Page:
Updated: Friday, 17th November 2017 @ 12:59pm

Devastated family set up petition for enforced carbon monoxide detectors after Manchester student death

Devastated family set up petition for enforced carbon monoxide detectors after Manchester student death

| By Emma Boyd

The family of an ex-Manchester university student who died from carbon monoxide (CO) poisoning are urging the public to sign an e-petition to make detectors mandatory throughout England and Wales.

Two months after her wedding Katie Haines died tragically due to accidental CO poisoning at her home, inspiring her family to create The Katie Haines Memorial Trust.

Years later her friend and former university student Lucy Chant nearly suffered the same fate, but her life was saved thanks to a carbon monoxide detector which showed an alarmingly high amount of CO.

“As I walked into the kitchen, our carbon monoxide detector showed high levels of CO being given out by our boiler – with a reading 600 on the digital detector,” Lucy told MM in 2013.

“If we hadn’t had the alarm, we could have been dead within three hours.”

Now a year later, Katie’s family have being working closely with carbon monoxide manufacturers Honeywell to help spearhead a campaign on improving awareness.

They have started an online petition to change the law so CO alarms are mandatory in England and Wales, in places where carbon burning appliances are installed.

Speaking about the decision to start the petition, Katie’s mother Avril Samuel, 63, said: “We are very frustrated that legislation exists in Northern Ireland and Scotland but not in England and Wales as we deserve the same duty of care.

“Many people we speak to seem to think that legislation already exists here.

“We need 100,000 signatures just to force a debate.”

In 2013, the Department of Health released figures showing how each year in England and Wales around 40 deaths and 200 hospitalisations are caused as a result of CO poisoning.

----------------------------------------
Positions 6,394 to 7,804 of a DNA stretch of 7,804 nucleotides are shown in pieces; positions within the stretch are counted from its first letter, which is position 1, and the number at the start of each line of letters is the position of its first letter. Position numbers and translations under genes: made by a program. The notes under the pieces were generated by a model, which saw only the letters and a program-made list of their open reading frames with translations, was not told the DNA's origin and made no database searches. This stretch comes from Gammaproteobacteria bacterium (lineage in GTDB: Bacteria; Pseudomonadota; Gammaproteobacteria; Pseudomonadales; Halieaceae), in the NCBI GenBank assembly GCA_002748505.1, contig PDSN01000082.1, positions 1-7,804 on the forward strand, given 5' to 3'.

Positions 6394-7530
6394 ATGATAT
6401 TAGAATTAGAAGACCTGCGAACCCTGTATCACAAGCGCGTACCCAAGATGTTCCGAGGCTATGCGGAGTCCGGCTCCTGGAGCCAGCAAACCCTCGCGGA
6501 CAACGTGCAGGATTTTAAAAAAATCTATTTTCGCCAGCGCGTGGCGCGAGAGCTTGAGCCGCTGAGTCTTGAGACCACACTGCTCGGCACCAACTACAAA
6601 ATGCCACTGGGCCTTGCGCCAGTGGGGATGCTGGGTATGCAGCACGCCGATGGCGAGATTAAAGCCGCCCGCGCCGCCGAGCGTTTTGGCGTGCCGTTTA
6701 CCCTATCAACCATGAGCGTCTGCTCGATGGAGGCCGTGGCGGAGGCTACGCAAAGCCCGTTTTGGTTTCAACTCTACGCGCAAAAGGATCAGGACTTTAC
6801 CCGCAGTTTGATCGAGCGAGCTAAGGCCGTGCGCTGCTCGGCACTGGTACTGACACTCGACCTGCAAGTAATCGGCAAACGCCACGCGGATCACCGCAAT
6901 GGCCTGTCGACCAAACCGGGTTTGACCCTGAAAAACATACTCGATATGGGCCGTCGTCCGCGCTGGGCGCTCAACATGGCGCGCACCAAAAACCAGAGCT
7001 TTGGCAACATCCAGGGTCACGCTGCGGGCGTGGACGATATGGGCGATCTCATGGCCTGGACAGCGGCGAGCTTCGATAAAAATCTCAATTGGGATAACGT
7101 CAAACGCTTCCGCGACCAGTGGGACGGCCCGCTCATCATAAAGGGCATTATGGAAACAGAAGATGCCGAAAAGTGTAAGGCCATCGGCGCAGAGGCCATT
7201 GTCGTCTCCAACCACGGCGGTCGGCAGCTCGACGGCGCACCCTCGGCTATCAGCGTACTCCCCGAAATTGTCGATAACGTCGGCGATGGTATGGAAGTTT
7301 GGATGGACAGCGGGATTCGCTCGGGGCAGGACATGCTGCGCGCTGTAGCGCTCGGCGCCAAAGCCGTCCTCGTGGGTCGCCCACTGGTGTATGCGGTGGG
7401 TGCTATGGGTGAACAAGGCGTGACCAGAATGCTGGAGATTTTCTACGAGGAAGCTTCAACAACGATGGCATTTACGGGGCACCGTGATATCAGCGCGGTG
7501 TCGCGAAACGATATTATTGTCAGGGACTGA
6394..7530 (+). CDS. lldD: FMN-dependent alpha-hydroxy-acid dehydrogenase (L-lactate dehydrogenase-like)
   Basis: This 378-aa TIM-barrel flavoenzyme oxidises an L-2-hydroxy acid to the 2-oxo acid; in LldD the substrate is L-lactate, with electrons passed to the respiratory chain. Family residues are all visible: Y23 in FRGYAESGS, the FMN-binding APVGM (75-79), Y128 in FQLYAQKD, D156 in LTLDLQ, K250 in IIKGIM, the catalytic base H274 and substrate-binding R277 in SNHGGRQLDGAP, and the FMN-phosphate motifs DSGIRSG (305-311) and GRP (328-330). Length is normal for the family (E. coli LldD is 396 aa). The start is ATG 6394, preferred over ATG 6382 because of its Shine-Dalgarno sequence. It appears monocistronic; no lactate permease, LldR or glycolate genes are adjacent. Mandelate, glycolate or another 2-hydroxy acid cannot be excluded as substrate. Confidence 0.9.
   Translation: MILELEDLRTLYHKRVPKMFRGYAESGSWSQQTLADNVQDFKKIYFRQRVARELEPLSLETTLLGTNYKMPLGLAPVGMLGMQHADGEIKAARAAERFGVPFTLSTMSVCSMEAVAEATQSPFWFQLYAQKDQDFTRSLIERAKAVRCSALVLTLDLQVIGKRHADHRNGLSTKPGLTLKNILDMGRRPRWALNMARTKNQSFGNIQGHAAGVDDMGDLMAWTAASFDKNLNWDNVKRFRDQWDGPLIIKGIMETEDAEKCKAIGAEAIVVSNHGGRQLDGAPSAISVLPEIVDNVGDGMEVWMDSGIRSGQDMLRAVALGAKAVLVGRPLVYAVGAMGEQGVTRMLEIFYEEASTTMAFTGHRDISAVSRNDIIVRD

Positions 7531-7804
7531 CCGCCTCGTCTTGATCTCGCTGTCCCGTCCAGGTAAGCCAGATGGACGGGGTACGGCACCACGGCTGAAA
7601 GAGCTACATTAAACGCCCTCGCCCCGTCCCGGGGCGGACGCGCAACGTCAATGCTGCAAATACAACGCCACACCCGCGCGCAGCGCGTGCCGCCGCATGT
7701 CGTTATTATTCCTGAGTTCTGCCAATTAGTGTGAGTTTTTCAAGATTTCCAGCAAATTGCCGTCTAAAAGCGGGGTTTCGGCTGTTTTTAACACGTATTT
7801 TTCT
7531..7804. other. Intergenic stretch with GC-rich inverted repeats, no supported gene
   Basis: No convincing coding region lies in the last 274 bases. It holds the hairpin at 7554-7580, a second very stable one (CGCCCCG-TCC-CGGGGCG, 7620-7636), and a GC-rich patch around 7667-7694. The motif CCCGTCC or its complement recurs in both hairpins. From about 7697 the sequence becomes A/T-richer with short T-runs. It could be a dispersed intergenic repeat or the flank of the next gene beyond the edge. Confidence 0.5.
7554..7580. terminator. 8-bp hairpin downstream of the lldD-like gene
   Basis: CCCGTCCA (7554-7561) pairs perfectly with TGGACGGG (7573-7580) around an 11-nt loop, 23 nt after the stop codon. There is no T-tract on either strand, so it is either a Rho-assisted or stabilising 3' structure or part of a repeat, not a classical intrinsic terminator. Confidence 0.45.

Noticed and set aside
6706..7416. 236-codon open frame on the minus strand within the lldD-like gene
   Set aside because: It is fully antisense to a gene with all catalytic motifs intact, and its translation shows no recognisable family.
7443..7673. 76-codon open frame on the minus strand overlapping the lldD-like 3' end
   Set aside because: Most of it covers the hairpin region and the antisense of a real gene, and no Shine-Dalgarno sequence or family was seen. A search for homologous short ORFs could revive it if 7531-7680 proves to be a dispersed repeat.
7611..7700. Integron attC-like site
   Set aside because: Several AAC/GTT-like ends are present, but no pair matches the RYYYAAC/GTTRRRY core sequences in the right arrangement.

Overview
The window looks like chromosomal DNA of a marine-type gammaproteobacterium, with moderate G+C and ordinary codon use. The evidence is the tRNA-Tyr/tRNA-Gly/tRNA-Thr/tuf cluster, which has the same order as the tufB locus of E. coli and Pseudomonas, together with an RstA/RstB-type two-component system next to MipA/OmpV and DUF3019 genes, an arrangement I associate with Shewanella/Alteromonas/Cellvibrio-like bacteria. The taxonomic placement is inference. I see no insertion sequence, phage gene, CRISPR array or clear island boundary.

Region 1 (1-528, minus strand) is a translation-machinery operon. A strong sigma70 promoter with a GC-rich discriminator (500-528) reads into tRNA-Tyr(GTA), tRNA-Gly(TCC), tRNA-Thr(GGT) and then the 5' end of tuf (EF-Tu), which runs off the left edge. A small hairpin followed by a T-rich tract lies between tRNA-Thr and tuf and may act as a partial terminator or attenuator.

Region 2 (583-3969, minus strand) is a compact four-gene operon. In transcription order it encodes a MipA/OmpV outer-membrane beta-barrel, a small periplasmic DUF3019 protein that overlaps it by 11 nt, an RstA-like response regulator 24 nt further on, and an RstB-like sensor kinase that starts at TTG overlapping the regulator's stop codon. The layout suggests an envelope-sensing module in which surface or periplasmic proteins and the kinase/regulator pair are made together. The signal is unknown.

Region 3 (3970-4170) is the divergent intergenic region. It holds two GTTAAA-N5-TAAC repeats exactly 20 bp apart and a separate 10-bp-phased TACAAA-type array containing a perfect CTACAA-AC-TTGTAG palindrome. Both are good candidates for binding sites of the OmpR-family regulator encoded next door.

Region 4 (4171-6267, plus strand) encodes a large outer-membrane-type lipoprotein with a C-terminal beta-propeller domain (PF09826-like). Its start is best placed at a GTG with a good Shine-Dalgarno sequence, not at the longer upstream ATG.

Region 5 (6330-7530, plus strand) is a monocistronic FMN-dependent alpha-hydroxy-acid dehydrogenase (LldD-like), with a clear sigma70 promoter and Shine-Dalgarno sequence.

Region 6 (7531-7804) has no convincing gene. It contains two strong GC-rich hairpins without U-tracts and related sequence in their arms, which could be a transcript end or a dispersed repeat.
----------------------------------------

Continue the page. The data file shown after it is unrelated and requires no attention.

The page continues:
Around 4,000 people visit accident and emergency departments to seek treatment for symptoms linked to CO poisoning in England alone.

While a considerable number of people die from accidental acute COpoisoning, it is now confirmed many more are injured by sub-lethal exposure.

As only 15% of UK homes currently possess CO alarms, countless numbers of families and individuals are left in danger.

Despite no substitute for annual servicing and maintenance of appliances, a professionally installed CO alarm could save lives and is a message the trust are determined to spread.


LEGACY: Katie’s family setup the Katie Haines Memorial Trust after her death

“Many people think that smoke alarms detect carbon monoxide,” Mrs Samuel added.

“CO alarms are the second line of defence – the first being to have all carbon burning appliances regularly maintained and serviced by a registered engineer and chimneys swept by a registered sweep.

“There is a lot of misinformation concerning carbon monoxide and it isn't something that just happens in the winter – there are also incidents of carbon monoxide in the summer months at camp sites, boats and caravans.

“It would be useful to learn about the dangers of carbon monoxide at school and then that information would be carried forward into adulthood.”

To support Katie’s family and their mission to make carbon monoxide alarms mandatory in England and Wales, sign the online-petition at www.no-to-co.co.uk.

Images courtesy of Facebook, with thanks